Assistance to the military | Local news

A former army chief in Citrus County received an award on Nov. 16 that no one in the county has received before.

Colonel Peter Tan of Hernando was deployed as a civilian aide to Army Secretary Christine Wormuth. Tan joined eight others from across the continental United States and Guam, who were named to the post.

The ceremony was at Zoom, and 13 people watched the event from Tan’s House, while the secretary discussed the program’s mission and talked about each inmate. Then she relinquished the office to the helpers.

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“It was certainly a great honor to be selected and to be recognized by the Secretary and to have the opportunity to serve the U.S. Army and the nation at the highest level,” Tan said. “The responsibility we have is an important responsibility for the future success of the Army.”

In his new role, Tan will serve “as the secretary’s eyes and ears,” said Curt Ebitz, adjutant at Citrus County’s Aaron A. Weaver Chapter 776 Military Order of the Purple Heart.

The helper helps, among other things, with recruitment, with promoting diversity and inclusion in the army and with supporting the idea that those who have served in the military are soldiers for life.

Tan retired as a colonel in the Dental Corps of the Army Reserve after 36 years in the Army. He is an oral and maxillofacial surgeon.

Among his many positions, he has served as the highest-ranking reserve dental officer in the office of the Surgeon General and the Pentagon. He was the Deputy Commander of the Pacific Regional Dental Command as well as of the Europe Regional Dental Command. He commanded the 185th Dental Company and 7,301 medical training support battalions.

He previously had a private practice in oral and maxillofacial surgery in Maryland and taught, among other things, for the Army and for the University of Maryland.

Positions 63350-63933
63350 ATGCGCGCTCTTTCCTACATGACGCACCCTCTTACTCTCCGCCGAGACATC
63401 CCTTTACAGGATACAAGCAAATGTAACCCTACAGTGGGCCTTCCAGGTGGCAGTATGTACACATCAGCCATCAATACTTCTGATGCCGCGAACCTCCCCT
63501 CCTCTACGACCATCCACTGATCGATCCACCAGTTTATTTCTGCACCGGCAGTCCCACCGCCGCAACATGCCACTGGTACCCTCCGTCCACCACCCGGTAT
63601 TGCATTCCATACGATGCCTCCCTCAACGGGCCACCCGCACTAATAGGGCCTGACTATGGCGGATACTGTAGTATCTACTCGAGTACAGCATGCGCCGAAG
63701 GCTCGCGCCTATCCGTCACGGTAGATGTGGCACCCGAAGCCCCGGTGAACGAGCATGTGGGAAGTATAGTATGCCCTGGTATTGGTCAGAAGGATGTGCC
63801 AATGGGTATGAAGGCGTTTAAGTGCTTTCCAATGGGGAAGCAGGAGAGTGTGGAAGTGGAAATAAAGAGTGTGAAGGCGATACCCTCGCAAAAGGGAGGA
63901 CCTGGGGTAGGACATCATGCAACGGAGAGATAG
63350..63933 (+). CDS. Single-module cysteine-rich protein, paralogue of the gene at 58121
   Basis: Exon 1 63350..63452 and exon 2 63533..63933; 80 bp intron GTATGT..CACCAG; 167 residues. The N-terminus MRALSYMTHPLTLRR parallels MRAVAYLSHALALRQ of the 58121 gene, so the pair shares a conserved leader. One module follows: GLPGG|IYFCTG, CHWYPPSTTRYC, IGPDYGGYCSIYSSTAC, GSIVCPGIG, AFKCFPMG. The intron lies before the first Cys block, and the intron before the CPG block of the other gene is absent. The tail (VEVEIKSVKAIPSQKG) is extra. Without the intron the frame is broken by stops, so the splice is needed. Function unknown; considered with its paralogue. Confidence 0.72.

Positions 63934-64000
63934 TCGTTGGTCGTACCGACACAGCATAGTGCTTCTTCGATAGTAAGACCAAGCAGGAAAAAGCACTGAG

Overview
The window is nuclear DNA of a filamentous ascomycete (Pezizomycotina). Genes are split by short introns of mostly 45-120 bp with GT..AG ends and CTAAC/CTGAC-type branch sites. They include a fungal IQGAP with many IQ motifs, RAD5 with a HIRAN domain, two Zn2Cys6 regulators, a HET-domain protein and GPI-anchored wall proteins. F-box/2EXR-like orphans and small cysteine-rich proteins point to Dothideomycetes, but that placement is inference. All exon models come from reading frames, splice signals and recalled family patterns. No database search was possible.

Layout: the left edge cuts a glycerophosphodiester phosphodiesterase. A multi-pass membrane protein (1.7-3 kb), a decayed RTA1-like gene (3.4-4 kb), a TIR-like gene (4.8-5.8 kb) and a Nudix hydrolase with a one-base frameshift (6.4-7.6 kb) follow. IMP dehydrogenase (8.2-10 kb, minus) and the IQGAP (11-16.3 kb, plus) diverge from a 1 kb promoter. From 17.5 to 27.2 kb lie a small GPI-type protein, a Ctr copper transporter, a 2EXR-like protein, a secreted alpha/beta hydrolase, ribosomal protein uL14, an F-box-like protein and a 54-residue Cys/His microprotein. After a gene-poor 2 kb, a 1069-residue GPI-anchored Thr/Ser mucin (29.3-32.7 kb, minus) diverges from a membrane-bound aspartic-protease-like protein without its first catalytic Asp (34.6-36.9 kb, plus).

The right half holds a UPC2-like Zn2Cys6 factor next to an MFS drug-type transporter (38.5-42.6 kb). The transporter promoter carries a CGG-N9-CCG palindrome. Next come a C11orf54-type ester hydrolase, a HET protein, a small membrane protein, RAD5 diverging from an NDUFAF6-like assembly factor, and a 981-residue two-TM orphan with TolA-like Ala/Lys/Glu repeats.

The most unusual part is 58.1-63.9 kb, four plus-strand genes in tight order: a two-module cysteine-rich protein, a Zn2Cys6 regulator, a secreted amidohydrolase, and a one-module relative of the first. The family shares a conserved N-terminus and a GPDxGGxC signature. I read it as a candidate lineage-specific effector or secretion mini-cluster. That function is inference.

He chaired such groups as the Maryland Society of Oral and Maxillofacial Surgeons, the American Dental Society of Anesthesiology and its Anesthesiology Research Foundation, and the American Dental Society of Anesthesiology’s Maryland Component, among his many contributions to professional groups.

The ultimate high priest, Tan has apparently always been this way. He was the valedictorian of his elementary school graduating class. He was a Notre Dame Fellow, an honor extended to only about 13% of students. Tan was enrolled in ROTC in college and trained in field artillery.

However, he was immediately admitted to the dental school and was transferred to the Medical Service Corps and the Dental Corps.

After graduation, Tan took his dentists and married Grace Armonio. Then the army overtook Tans. Peter was sent to Fort Sam Houston for training. He was then stationed at Fort Leavenworth, where the Tans had their first child, Kristin.

Then it was three years as a general practitioner dentist with the Army, followed by medical school at the current Rutgers University to study oral and maxillofacial surgery. More investigation followed in craniofacial / maxillofacial surgery and oro-facial pain at St. Louis University School of Medicine / St. Mary’s Health Center. Tan has also earned a Masters Degree in Public Health Health and Emergency / Emergency Preparedness from Touro University California, in Cypress, California.

Today, Tan is somewhat retired. He is the President and CEO of TANARM, a consulting firm that deals with leadership development, health care, emergency and disaster management, public health consulting and military / defense work.

He is a partner in Academic Innovation Partners Inc., a consulting group that encourages the application of academic research to real-world issues.